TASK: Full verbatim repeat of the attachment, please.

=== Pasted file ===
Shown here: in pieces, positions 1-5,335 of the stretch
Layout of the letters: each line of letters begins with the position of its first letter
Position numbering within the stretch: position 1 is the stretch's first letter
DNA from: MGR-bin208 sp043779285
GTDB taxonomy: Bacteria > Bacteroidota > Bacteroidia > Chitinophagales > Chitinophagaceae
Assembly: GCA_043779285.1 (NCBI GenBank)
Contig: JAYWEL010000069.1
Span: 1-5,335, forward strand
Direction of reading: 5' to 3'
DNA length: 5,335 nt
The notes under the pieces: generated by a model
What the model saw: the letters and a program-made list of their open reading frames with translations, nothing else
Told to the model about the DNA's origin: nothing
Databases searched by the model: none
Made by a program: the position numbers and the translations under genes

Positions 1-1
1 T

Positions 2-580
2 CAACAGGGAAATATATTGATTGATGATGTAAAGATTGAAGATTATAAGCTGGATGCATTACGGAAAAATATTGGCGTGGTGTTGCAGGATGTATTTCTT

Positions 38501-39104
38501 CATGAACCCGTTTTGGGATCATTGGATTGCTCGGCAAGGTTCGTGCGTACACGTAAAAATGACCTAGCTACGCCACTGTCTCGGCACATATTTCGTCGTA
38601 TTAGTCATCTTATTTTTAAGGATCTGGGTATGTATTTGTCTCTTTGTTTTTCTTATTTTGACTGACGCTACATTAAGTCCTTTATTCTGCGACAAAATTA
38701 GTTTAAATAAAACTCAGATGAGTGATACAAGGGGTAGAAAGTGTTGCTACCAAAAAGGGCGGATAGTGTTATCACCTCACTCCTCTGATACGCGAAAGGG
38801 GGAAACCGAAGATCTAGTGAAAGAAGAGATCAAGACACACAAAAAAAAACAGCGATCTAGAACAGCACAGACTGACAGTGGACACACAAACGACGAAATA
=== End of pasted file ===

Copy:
Shown here: in pieces, positions 1-5,335 of the stretch
Layout of the letters: each line of letters begins with the position of its first letter
Position numbering within the stretch: position 1 is the stretch's first letter
DNA from: MGR-bin208 sp043779285
GTDB taxonomy: Bacteria > Bacteroidota > Bacteroidia > Chitinophagales > Chitinophagaceae
Assembly: GCA_043779285.1 (NCBI GenBank)
Contig: JAYWEL010000069.1
Span: 1-5,335, forward strand
Direction of reading: 5' to 3'
DNA length: 5,335 nt
The notes under the pieces: generated by a model
What the model saw: the letters and a program-made list of their open reading frames with translations, nothing else
Told to the model about the DNA's origin: nothing
Databases searched by the model: none
Made by a program: the position numbers and the translations under genes

Positions 1-1
1 T

Positions 2-580
2 CAACAGGGAAATATATTGATTGATGATGTAAAGATTGAAGATTATAAGCTGGATGCATTACGGAAAAATATTGGCGTGGTGTTGCAGGATGTATTTCTT

Positions 38501-39104
38501 CATGAACCCGTTTTGGGATCATTGGATTGCTCGGCAAGGTTCGTGCGTACACGTAAAAATGACCTAGCTACGCCACTGTCTCGGCACATATTTCGTCGTA
38601 TTAGTCATCTTATTTTTAAGGATCTGGGTATGTATTTGTCTCTTTGTTTTTCTTATTTTGACTGACGCTACATTAAGTCCTTTATTCTGCGACAAAATTA
38701 GTTTAAATAAAACTCAGATGAGTGATACAAGGGGTAGAAAGTGTTGCTACCAAAAAGGGCGGATAGTGTTATCACCTCACTCCTCTGATACGCGAAAGGG
38801 GGAAACCGAAGATCTAGTGAAAGAAGAGATCAAGACACACAAAAAAAAACAGCGATCTAGAACAGCACAGACTGACAGTGGACACACAAACGACGAAATA